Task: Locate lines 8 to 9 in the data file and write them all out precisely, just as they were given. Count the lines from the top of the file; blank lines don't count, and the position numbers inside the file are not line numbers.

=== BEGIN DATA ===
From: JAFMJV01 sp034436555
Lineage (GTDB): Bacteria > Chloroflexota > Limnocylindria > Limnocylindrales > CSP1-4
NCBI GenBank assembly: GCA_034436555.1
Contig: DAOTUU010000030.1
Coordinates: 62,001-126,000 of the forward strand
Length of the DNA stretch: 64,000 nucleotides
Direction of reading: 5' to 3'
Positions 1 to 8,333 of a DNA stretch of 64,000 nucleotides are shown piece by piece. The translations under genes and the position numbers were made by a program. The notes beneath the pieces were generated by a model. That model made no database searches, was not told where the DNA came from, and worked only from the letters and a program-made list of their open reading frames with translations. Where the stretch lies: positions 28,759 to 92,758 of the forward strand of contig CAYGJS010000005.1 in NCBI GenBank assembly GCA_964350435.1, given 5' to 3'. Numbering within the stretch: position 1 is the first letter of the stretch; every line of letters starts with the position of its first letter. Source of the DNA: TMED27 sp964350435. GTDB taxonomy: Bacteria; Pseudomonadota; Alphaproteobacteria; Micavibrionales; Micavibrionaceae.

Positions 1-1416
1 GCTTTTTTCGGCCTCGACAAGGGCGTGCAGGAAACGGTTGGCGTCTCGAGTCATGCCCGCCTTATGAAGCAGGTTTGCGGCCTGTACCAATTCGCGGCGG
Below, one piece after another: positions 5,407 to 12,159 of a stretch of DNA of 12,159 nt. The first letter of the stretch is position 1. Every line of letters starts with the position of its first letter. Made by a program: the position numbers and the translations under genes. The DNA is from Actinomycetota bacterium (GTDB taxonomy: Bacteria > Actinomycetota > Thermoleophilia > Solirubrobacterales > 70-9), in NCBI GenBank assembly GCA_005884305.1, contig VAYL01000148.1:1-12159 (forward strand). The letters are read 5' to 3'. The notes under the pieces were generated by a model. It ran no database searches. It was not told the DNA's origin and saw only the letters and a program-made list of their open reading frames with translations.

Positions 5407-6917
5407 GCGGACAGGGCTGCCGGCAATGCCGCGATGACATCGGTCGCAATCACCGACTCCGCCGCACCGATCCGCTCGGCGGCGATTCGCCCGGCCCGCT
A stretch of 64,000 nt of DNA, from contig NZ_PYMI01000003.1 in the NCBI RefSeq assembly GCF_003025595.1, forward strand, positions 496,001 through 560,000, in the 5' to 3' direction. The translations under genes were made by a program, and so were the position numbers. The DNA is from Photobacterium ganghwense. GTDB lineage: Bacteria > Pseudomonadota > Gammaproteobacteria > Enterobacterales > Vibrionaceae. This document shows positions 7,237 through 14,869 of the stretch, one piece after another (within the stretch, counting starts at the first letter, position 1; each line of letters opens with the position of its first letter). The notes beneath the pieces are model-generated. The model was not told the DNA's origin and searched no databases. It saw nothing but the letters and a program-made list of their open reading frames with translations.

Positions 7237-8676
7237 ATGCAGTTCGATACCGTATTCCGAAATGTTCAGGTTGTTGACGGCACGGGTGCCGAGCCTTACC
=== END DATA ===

Positions 1 to 8,333 of a DNA stretch of 64,000 nucleotides are shown piece by piece. The translations under genes and the position numbers were made by a program. The notes beneath the pieces were generated by a model. That model made no database searches, was not told where the DNA came from, and worked only from the letters and a program-made list of their open reading frames with translations. Where the stretch lies: positions 28,759 to 92,758 of the forward strand of contig CAYGJS010000005.1 in NCBI GenBank assembly GCA_964350435.1, given 5' to 3'. Numbering within the stretch: position 1 is the first letter of the stretch; every line of letters starts with the position of its first letter. Source of the DNA: TMED27 sp964350435. GTDB taxonomy: Bacteria; Pseudomonadota; Alphaproteobacteria; Micavibrionales; Micavibrionaceae.

Positions 1-1416